People in the construction industry often are required to work on renovation and demolition projects. Like any other project, these can present a danger to workers health if unsafe conditions exist. But renovation and demolition jobs can also come with the additional risk of asbestos exposure.
Employers and workers are required to comply with very strict rules and regulations when it comes to handling, removing and disposing of asbestos. The failure to do this could result in toxic exposure that puts a worker’s life and health in jeopardy. It can be crucial to understand more about these regulations in order to identify any potential violations if you or a loved one has been negligently exposed to asbestos.
According to the U.S. Environmental Protection Agency, there are several regulations with which building owners and abatement companies must comply in regards to asbestos. The building owner is required to submit notification to state agencies before any work is done to renovate or demolish a structure containing certain levels of asbestos. Abatement companies are required to hire only trained, accredited workers for projects in schools as well as commercial and public buildings.
During the construction work, workers must comply with the rigid regulations defined by the Clean Air Act. These standards include:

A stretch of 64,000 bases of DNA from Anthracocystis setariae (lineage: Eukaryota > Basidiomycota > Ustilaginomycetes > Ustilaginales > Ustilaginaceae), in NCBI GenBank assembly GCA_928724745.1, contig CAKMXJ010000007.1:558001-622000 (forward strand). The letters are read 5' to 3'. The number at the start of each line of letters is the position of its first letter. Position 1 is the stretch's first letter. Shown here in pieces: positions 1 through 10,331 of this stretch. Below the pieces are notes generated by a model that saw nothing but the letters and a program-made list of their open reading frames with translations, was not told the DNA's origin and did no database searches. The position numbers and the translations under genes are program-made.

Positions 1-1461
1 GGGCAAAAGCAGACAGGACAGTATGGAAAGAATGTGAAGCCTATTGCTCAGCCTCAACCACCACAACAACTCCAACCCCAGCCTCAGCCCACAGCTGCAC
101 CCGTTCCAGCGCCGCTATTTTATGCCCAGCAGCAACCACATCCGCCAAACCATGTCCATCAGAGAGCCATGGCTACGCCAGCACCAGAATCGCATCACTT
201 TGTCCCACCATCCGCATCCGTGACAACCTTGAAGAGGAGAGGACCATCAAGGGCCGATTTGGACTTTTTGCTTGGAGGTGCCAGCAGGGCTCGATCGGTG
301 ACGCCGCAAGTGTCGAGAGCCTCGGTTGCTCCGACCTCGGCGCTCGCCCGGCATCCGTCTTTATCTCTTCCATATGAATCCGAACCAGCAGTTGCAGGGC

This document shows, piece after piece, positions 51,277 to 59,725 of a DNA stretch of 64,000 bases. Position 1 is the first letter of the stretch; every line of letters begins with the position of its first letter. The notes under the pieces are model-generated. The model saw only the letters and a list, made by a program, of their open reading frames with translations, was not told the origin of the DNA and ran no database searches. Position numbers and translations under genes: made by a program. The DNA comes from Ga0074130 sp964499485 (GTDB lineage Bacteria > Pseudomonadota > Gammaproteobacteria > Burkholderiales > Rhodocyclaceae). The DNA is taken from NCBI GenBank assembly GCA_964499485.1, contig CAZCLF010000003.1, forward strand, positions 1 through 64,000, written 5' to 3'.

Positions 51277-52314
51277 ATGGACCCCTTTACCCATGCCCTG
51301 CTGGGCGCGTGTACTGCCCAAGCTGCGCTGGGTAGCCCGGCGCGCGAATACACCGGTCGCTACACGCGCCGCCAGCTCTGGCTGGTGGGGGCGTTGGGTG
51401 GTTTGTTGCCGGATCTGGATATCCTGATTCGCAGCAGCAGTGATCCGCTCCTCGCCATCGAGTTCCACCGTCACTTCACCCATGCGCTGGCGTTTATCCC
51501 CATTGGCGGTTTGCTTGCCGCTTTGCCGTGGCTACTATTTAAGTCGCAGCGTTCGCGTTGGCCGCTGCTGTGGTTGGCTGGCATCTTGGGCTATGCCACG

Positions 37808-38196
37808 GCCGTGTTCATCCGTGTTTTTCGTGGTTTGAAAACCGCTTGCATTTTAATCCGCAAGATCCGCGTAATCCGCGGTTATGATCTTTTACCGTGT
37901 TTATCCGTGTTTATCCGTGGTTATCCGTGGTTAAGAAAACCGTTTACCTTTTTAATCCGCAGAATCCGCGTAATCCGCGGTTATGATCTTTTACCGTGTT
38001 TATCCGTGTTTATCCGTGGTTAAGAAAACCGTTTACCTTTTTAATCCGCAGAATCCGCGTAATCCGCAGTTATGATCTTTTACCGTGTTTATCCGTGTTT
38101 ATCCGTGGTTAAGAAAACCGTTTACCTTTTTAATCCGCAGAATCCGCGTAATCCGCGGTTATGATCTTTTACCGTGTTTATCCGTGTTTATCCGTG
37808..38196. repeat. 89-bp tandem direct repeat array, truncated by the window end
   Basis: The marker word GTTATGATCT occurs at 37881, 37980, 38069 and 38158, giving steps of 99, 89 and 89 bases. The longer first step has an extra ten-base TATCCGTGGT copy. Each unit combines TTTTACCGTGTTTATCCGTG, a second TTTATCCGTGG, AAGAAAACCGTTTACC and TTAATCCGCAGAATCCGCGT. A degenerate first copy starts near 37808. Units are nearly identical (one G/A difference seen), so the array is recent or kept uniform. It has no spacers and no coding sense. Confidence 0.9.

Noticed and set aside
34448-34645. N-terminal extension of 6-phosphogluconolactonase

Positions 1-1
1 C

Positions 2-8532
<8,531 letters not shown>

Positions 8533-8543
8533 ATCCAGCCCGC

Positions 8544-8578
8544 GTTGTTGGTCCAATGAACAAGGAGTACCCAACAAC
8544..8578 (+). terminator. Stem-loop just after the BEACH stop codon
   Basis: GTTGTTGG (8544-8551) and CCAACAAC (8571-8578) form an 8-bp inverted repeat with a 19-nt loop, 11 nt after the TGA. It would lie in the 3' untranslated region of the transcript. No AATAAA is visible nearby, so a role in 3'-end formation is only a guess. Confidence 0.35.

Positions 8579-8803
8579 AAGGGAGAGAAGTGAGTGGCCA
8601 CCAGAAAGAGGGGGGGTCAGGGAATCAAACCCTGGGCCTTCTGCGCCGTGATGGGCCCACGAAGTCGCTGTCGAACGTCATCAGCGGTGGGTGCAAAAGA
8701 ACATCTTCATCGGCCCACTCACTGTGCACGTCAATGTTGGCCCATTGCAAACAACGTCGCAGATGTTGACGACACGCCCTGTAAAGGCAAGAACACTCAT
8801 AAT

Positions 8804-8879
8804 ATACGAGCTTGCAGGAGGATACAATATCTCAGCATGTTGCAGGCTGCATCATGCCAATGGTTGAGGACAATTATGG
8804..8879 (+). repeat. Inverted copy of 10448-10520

- Adequately wetting asbestos to avoid visible emissions;
- Not dropping, throwing or mishandling asbestos materials in order to avoid causing damage;
- Using appropriate and approved ventilation and collection systems;
- Wrapping asbestos materials in leak-tight coverings;
- Clearly marking vehicles transporting asbestos materials;
- Disposing of asbestos only at approved sites.
This is just a small number of the extensive rules in place to protect people from being exposed to asbestos. Should these or any other requirement be forgotten or neglected, there may be legitimate concerns for a worker’s safety.
If you or a family member has potentially been exposed to asbestos on the job, there may be grounds to pursue workers’ compensation. This money can at least partially cover the cost of lost wages and medical expenses that may be unavoidable if a worker has been exposed to asbestos.